Abstract This article discusses HIV vaccine discovery and candidate vaccine testing in the context of current realities of funding and clinical trial practice. Lacking perfect animal models for testing candidate HIV vaccines, clinical investigators have proposed a strategy of iterative exploratory clinical trials in the model of cancer chemotherapy development. Problems with the appropriateness of this model to HIV vaccine development are discussed. Also, the future feasibility of this strategy in the context of increasing clinical trial costs and emerging new, efficacious prevention modalities is questioned. Strategies for making better use of animal models are presented as an alternative to iterative exploratory clinical efficacy testing. Some ways in which better data from preclinical studies can refine clinical product development are described. Finally, development of an HIV vaccine under the FDA's “Animal Rule” pathway to licensure when human efficacy studies are not feasible is discussed as a fall-back approach. Not making a preventive vaccine against HIV infection is simply not an option because eradication of AIDS will require a preventive vaccine. PMID:23379343

  7. Human B-cell cancer cell lines as a preclinical model for studies of drug effect in diffuse large B-cell lymphoma and multiple myeloma.

    PubMed

    Laursen, Maria Bach; Falgreen, Steffen; Bødker, Julie Støve; Schmitz, Alexander; Kjeldsen, Malene Krag; Sørensen, Suzette; Madsen, Jakob; El-Galaly, Tarec Christoffer; Bøgsted, Martin; Dybkær, Karen; Johnsen, Hans Erik

    2014-11-01

    Drug resistance in cancer refers to recurrent or primary refractory disease following drug therapy. At the cellular level, it is a consequence of molecular functions that ultimately enable the cell to resist cell death-one of the classical hallmarks of cancer. Thus, drug resistance is a fundamental aspect of the cancer cell phenotype, in parallel with sustained proliferation, immortality, angiogenesis, invasion, and metastasis. Here we present a preclinical model of human B-cell cancer cell lines used to identify genes involved in specific drug resistance. This process includes a standardized technical setup for specific drug screening, analysis of global gene expression, and the statistical considerations required to develop resistance gene signatures. The state of the art is illustrated by the first-step classical drug screen (including the CD20 antibody rituximab, the DNA intercalating topoisomerase II inhibitor doxorubicin, the mitotic inhibitor vincristine, and the alkylating agents cyclophosphamide and melphalan) along with the generation of gene lists predicting the chemotherapeutic outcome as validated retrospectively in clinical trial datasets. This B-cell lineage-specific preclinical model will allow us to initiate a range of laboratory studies, with focus on specific gene functions involved in molecular resistance mechanisms. PMID:25072621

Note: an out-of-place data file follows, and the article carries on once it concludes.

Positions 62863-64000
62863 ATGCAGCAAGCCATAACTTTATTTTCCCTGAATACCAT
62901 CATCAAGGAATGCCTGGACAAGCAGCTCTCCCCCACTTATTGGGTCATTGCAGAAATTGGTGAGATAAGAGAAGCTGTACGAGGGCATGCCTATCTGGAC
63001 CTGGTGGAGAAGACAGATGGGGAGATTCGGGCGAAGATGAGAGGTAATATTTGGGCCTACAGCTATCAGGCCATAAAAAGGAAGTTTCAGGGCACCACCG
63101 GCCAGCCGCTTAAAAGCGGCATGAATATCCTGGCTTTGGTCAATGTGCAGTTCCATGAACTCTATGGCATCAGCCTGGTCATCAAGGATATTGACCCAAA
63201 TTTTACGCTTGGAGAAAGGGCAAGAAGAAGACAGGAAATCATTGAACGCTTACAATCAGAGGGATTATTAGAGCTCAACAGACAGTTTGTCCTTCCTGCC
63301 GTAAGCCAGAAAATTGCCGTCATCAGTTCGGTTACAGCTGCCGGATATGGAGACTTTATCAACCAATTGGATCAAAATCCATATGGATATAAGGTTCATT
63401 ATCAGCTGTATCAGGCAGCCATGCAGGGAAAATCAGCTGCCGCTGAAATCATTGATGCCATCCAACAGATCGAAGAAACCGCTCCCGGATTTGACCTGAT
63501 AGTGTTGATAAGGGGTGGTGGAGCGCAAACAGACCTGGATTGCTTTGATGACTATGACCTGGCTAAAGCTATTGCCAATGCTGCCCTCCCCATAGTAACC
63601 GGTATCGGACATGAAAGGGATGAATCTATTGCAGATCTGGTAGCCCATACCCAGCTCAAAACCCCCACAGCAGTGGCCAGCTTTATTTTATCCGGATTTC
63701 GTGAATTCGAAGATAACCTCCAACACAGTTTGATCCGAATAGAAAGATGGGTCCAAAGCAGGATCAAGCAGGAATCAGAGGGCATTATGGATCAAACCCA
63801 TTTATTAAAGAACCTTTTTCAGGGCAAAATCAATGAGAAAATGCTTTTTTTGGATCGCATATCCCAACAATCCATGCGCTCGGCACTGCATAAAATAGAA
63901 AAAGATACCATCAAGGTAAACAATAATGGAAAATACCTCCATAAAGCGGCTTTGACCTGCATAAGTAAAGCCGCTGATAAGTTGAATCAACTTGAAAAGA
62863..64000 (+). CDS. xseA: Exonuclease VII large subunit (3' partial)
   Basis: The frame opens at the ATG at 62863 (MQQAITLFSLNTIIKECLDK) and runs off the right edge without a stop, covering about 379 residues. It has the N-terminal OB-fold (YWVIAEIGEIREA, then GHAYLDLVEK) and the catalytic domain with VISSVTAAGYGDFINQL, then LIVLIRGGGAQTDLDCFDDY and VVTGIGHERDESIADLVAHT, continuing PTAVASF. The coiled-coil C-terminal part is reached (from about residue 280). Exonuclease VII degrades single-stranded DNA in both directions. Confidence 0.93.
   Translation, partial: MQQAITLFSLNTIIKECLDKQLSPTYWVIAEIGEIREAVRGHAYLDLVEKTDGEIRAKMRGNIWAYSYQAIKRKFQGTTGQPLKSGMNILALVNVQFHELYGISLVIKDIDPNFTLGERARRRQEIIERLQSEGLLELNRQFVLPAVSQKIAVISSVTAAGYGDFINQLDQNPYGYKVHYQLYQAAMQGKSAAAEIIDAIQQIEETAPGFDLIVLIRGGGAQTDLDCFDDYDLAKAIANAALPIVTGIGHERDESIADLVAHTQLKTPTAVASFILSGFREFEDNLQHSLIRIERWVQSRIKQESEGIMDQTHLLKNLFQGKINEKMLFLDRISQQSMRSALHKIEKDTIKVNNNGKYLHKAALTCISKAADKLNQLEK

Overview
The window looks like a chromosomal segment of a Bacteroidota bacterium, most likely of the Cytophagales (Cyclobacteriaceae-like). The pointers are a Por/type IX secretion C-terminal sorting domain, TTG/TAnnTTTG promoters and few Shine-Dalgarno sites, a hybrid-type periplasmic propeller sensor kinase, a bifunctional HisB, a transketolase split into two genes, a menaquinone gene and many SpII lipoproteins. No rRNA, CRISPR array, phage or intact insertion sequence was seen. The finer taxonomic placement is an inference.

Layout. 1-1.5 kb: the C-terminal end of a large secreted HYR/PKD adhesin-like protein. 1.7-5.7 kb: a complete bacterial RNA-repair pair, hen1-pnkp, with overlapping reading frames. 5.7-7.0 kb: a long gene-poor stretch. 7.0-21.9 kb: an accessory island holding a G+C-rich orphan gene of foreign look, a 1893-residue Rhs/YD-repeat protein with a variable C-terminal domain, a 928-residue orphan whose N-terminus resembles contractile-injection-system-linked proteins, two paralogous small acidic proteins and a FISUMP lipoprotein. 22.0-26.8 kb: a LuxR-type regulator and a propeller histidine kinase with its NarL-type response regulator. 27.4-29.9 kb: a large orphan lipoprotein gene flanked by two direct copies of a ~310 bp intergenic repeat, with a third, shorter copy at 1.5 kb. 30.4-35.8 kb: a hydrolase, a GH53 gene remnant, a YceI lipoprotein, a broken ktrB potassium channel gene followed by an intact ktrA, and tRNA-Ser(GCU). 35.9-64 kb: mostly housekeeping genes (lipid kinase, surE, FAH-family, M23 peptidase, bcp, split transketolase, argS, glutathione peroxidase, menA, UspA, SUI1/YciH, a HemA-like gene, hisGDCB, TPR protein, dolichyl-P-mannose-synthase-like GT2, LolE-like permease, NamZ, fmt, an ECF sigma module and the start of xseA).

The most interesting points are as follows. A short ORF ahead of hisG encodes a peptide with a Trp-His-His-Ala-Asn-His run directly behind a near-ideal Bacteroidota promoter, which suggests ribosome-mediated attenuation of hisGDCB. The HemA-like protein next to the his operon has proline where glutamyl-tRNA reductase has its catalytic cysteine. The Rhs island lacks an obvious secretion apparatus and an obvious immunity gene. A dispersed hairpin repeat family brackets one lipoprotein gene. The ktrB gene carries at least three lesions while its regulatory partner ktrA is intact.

8. Comparative preclinical pharmacokinetics study of 3,3?-diindolylmethane formulations: is personalized treatment and targeted chemoprevention in the horizon?

    PubMed Central

    2013-01-01

    Background 3,3?-Diindolylmethane (DIM) is known as an agent of natural origin that provides protection against different cancers due to the broad spectrum of its biological activities in vivo. However, this substance has a very poor biodistribution and absorption in animal tissues. This preclinical trial was conducted to evaluate the pharmacokinetics and bioavailability of various DIM formulations in animal model. Materials and methods The pharmacokinetic parameters of one crystalline DIM formulation and one liquid DIM formulation (oil solution) compared to non-formulated crystalline DIM (control) were tested in 200 rats. The formulations were orally administered to animals by gavage at doses of 200 mg/kg per DIM (crystalline DIM formulation and non-formulated crystalline DIM) and 0.1 mg/kg per DIM (DIM in oil solution). DIM plasma elimination was measured using HPLC method; after that, the area under the curve (AUC), relative bioavailability, and absolute bioavailability were estimated for two formulations in relation to non-formulated crystalline DIM. Results and conclusion The highest bioavailability was achieved by administering liquid DIM (oil solution), containing cod liver oil and polysorbate. The level of DIM in rat blood plasma was about fivefold higher, though the 2,000-fold lower dose was administered compared to crystalline DIM forms. The novel pharmacological DIM substance with high bioavailability may be considered as a promising targeted antitumor chemopreventive agent. It could be used to prevent breast and ovarian cancer development in patients with heterozygous inherited and sporadic BRCA1 gene mutations. Further preclinical and clinical trials are needed to prove this concept. PMID:24325835